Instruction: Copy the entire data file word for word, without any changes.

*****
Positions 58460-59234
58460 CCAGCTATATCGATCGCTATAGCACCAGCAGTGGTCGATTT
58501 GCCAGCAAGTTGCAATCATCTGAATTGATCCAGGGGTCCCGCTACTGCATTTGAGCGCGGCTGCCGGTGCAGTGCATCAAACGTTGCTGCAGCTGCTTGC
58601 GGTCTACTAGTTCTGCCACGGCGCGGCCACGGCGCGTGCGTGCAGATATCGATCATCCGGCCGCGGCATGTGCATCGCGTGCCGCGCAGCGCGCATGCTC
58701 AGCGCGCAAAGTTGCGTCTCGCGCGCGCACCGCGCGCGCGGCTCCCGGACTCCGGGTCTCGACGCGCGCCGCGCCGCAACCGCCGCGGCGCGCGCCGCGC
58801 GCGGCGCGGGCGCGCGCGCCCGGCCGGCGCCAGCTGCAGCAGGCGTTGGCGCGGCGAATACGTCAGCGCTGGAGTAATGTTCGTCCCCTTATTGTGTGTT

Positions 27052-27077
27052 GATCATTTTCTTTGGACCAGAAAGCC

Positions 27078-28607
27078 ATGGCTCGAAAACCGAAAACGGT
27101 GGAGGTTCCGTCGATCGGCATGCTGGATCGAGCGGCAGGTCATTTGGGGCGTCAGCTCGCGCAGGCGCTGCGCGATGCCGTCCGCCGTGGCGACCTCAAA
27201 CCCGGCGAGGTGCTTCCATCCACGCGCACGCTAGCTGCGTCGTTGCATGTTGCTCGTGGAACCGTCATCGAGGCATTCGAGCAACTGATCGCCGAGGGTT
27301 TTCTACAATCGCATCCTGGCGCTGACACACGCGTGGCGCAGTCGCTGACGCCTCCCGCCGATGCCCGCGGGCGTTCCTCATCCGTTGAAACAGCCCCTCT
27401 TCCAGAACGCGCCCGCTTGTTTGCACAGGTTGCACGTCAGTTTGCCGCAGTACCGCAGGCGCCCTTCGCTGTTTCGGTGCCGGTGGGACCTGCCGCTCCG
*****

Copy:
Positions 58460-59234
58460 CCAGCTATATCGATCGCTATAGCACCAGCAGTGGTCGATTT
58501 GCCAGCAAGTTGCAATCATCTGAATTGATCCAGGGGTCCCGCTACTGCATTTGAGCGCGGCTGCCGGTGCAGTGCATCAAACGTTGCTGCAGCTGCTTGC
58601 GGTCTACTAGTTCTGCCACGGCGCGGCCACGGCGCGTGCGTGCAGATATCGATCATCCGGCCGCGGCATGTGCATCGCGTGCCGCGCAGCGCGCATGCTC
58701 AGCGCGCAAAGTTGCGTCTCGCGCGCGCACCGCGCGCGCGGCTCCCGGACTCCGGGTCTCGACGCGCGCCGCGCCGCAACCGCCGCGGCGCGCGCCGCGC
58801 GCGGCGCGGGCGCGCGCGCCCGGCCGGCGCCAGCTGCAGCAGGCGTTGGCGCGGCGAATACGTCAGCGCTGGAGTAATGTTCGTCCCCTTATTGTGTGTT

Positions 27052-27077
27052 GATCATTTTCTTTGGACCAGAAAGCC

Positions 27078-28607
27078 ATGGCTCGAAAACCGAAAACGGT
27101 GGAGGTTCCGTCGATCGGCATGCTGGATCGAGCGGCAGGTCATTTGGGGCGTCAGCTCGCGCAGGCGCTGCGCGATGCCGTCCGCCGTGGCGACCTCAAA
27201 CCCGGCGAGGTGCTTCCATCCACGCGCACGCTAGCTGCGTCGTTGCATGTTGCTCGTGGAACCGTCATCGAGGCATTCGAGCAACTGATCGCCGAGGGTT
27301 TTCTACAATCGCATCCTGGCGCTGACACACGCGTGGCGCAGTCGCTGACGCCTCCCGCCGATGCCCGCGGGCGTTCCTCATCCGTTGAAACAGCCCCTCT
27401 TCCAGAACGCGCCCGCTTGTTTGCACAGGTTGCACGTCAGTTTGCCGCAGTACCGCAGGCGCCCTTCGCTGTTTCGGTGCCGGTGGGACCTGCCGCTCCG